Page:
In this light, panellists noted the need for measures to minimise the impact of the present energy crisis on the speed of the green energy transition. It was thus agreed that alongside technological research and political will, there remains a practical need for financing to create the capacities for energy transition without major social costs. László Szabó highlighted home renovations as an important step toward this, stating plainly that “energy which you don’t consume is the best energy”, and that reduced domestic heating requirements could achieve large reductions in energy demand. Crucially, though, again, he recognised that Hungary was “starting from a position which is very bad” in terms of building energy efficiency, and that investment should be found as soon as possible to improve this situation. Throughout the discussion, for which a text summary and video highlight series are available, these kinds of opportunities and constraints were laid out on the table, resulting in a highly productive session for participants seeking to orientate themselves for their focus on climate action.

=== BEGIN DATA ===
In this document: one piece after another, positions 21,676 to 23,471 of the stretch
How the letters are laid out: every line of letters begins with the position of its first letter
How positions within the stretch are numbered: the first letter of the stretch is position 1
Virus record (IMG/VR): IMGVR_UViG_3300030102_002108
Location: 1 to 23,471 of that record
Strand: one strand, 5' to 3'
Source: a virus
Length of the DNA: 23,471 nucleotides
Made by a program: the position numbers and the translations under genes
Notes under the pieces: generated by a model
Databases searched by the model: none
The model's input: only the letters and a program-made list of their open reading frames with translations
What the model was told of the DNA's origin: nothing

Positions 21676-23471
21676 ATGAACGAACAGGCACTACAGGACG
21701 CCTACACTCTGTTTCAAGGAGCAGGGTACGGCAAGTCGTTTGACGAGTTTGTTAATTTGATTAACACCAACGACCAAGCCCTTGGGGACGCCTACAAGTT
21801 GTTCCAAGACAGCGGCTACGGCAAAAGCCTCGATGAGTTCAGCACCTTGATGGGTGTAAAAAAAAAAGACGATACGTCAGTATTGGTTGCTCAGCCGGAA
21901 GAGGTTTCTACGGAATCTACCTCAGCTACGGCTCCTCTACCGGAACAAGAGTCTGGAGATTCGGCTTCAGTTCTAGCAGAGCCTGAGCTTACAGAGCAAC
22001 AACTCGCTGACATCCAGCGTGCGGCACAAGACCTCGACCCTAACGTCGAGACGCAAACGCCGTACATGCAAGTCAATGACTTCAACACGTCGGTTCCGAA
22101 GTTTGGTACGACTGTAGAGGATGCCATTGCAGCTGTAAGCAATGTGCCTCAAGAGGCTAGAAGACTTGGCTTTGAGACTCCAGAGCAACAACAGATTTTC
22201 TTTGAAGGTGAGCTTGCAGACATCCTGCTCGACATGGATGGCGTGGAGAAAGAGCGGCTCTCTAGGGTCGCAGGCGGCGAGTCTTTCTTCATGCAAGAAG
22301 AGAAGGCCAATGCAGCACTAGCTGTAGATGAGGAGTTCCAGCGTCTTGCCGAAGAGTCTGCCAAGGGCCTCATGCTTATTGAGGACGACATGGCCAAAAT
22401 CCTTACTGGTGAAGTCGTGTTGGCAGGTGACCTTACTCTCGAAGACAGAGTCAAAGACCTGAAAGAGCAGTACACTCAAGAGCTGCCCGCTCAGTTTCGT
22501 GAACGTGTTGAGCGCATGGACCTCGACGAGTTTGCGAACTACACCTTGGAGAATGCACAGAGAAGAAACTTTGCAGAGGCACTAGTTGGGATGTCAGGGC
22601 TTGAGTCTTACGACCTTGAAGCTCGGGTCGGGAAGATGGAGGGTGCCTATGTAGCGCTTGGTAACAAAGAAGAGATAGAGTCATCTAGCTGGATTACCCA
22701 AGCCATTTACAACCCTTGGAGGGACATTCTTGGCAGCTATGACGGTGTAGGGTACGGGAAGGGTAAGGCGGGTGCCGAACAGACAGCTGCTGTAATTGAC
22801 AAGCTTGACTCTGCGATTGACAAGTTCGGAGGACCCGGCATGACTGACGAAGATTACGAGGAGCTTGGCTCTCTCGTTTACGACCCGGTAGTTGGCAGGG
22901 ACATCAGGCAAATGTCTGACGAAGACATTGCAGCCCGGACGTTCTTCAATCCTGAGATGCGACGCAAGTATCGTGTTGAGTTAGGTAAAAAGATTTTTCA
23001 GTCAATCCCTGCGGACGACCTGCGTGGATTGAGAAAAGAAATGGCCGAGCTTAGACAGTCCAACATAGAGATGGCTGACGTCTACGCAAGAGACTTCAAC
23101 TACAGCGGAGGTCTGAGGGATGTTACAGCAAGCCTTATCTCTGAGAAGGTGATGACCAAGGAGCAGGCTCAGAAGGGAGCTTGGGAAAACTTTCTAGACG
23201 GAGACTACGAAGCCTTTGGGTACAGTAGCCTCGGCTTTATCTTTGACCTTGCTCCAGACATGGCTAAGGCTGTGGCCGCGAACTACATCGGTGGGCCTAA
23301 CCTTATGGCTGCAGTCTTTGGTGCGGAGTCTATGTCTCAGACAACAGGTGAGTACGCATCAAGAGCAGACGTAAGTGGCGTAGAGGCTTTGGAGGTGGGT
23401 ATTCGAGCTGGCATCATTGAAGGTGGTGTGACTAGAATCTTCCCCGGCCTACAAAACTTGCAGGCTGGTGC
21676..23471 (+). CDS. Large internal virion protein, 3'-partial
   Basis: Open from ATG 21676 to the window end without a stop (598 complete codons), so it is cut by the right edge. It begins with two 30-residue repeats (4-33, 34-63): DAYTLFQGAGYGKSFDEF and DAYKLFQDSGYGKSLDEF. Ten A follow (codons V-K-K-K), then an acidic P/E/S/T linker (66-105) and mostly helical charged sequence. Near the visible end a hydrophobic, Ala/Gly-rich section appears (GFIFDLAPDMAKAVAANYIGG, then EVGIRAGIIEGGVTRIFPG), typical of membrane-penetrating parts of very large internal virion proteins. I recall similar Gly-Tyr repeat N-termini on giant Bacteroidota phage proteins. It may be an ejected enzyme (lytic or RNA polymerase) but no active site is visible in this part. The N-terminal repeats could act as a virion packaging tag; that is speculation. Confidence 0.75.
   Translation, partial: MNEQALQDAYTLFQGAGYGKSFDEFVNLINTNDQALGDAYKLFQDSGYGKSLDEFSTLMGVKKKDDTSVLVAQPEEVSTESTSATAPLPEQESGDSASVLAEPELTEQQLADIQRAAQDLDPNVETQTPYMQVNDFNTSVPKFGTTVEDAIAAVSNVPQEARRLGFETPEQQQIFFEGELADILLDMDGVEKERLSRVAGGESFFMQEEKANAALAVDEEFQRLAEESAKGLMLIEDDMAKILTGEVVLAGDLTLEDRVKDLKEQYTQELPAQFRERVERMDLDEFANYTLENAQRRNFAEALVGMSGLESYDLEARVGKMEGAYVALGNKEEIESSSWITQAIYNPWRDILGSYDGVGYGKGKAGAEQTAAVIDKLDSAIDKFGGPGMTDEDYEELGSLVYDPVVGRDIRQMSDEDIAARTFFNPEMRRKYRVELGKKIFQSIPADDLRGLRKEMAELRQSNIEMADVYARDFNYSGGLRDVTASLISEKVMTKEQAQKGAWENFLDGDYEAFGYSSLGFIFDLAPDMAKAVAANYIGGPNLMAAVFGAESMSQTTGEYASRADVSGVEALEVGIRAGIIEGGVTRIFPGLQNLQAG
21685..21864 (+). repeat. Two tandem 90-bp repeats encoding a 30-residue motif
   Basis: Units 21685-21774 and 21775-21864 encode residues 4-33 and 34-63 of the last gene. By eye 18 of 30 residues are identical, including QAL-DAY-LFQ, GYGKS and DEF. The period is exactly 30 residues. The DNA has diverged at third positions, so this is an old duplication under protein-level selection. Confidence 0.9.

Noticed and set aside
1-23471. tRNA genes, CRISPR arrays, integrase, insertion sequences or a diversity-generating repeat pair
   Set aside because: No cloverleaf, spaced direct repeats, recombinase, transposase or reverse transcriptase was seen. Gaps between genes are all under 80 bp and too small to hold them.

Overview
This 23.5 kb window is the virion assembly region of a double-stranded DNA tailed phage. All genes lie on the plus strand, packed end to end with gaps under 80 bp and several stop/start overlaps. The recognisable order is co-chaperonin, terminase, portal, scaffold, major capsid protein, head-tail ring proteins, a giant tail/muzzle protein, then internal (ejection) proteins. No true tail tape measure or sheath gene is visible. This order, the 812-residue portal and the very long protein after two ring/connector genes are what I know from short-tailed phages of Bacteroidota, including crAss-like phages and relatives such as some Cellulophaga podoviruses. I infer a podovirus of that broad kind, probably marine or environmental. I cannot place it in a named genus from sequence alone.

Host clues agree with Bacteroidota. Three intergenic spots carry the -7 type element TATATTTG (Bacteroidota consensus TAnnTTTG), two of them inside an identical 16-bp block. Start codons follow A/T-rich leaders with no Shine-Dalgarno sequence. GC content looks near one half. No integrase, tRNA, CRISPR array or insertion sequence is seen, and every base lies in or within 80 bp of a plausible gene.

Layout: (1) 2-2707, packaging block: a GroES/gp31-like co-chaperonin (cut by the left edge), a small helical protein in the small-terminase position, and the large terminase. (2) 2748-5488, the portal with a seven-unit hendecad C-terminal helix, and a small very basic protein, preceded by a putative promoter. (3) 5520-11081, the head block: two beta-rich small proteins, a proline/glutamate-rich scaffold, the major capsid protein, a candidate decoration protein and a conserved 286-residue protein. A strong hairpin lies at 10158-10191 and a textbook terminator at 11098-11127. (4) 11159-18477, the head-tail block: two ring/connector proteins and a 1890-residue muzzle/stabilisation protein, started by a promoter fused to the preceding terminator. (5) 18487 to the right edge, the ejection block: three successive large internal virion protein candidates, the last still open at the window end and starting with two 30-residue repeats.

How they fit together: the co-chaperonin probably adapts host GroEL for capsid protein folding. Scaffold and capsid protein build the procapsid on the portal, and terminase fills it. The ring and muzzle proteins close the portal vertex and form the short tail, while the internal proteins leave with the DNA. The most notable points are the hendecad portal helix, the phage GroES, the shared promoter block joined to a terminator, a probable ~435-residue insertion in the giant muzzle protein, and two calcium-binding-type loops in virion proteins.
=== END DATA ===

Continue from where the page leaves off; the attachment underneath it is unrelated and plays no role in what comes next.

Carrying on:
Other highlight speeches included that from Ada Ámon, Head of Department for Climate and Environmental Affairs at the Municipality of Budapest, who discussed ongoing action and financial needs for solar development in the city, as well as that from Adam Harmat of WWF Hungary, who highlighted the unsustainability of much biomass energy production in Hungary despite being categorised as renewable. A process of meaningful knowledge transfer was visible in these talks, as Q&A participants noted intentions to implement some of the insights shared into their own work and departments.